Ipswich, St Mary at Quay Church
Ipswich, St Mary at Quay Church
A lovely little Perpendicular church surrounded by the bustle of modern Ipswich, St Mary's is crammed into a site beside the docks. The church was built over the period from 1450-1550 and is a very good example of a largely unaltered Perpendicular design.

The most interesting feature of the building is the superb double hammer-beam roof. The roof features beautifully carved figures of angels and saints, with further carving on the spandrels. The font is 15th century.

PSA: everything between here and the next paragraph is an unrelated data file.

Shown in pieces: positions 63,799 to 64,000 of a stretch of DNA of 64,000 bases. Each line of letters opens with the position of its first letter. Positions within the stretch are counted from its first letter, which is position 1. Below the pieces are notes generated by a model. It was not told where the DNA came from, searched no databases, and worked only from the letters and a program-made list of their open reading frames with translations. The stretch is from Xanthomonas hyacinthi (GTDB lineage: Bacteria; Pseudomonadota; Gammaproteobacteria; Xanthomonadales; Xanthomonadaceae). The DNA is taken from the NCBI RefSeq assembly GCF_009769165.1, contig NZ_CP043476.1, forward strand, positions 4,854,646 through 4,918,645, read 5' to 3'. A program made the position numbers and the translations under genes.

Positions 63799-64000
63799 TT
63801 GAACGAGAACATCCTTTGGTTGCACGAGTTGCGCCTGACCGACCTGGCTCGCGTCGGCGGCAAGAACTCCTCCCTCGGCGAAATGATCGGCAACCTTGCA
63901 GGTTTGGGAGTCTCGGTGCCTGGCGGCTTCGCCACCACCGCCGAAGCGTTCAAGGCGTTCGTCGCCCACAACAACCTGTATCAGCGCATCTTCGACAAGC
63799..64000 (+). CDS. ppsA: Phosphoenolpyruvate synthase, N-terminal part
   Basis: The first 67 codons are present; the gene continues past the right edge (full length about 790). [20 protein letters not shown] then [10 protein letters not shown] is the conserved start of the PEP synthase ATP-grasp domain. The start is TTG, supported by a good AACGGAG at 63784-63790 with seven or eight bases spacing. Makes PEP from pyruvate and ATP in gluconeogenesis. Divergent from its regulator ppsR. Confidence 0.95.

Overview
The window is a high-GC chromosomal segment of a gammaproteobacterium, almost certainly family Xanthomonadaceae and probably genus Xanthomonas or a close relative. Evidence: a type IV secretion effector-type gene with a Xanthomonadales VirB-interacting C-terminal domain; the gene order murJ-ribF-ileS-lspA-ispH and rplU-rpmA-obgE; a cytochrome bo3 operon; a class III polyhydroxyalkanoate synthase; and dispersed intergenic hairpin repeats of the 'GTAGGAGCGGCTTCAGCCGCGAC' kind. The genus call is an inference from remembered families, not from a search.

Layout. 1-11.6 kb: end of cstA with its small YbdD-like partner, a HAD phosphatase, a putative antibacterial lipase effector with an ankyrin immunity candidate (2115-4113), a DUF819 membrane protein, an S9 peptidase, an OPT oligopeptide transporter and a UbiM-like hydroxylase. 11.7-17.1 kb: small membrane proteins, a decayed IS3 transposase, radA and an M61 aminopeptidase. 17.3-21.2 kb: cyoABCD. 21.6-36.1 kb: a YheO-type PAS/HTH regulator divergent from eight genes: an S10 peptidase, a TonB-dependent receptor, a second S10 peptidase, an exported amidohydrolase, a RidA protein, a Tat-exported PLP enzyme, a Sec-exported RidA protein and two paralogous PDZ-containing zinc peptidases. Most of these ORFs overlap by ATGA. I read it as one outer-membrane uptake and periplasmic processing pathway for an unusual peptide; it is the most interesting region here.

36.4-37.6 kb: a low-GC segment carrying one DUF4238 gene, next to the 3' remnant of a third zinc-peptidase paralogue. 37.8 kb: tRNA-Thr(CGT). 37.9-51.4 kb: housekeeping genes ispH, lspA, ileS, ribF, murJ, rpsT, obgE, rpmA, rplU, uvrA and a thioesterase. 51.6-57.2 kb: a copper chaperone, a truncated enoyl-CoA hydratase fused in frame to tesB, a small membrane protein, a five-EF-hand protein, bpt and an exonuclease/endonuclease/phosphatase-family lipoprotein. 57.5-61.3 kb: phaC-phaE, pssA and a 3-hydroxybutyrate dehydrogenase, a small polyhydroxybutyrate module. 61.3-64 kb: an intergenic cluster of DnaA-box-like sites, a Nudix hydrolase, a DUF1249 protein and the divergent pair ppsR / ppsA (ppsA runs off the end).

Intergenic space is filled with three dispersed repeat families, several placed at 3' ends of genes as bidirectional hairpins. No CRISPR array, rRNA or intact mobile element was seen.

In its heyday, the church would have been full of fine memorials. Unfortunately, the church suffered from flooding and needed constant repair. It was damaged by German bombs in WWII and never reopened.

As a result, many memorials were removed, and today the interior presents a rather barren appearance. Several of the finer memorials can still be seen, however, at the Ipswich Museum.

St Mary's is no longer used for regular worship and is in the care of the Churches Conservation Trust. The last time we visited the church was undergoing a major restoration and was covered in scaffolding and 'keep out' signs. The Churches Conservation Trust anticipates that the work will be completed in 2016 and the church should reopen to visitors again.

Note: Do not confuse St Mary at Quay Church with St Mary le Tower Church, also in Ipswich.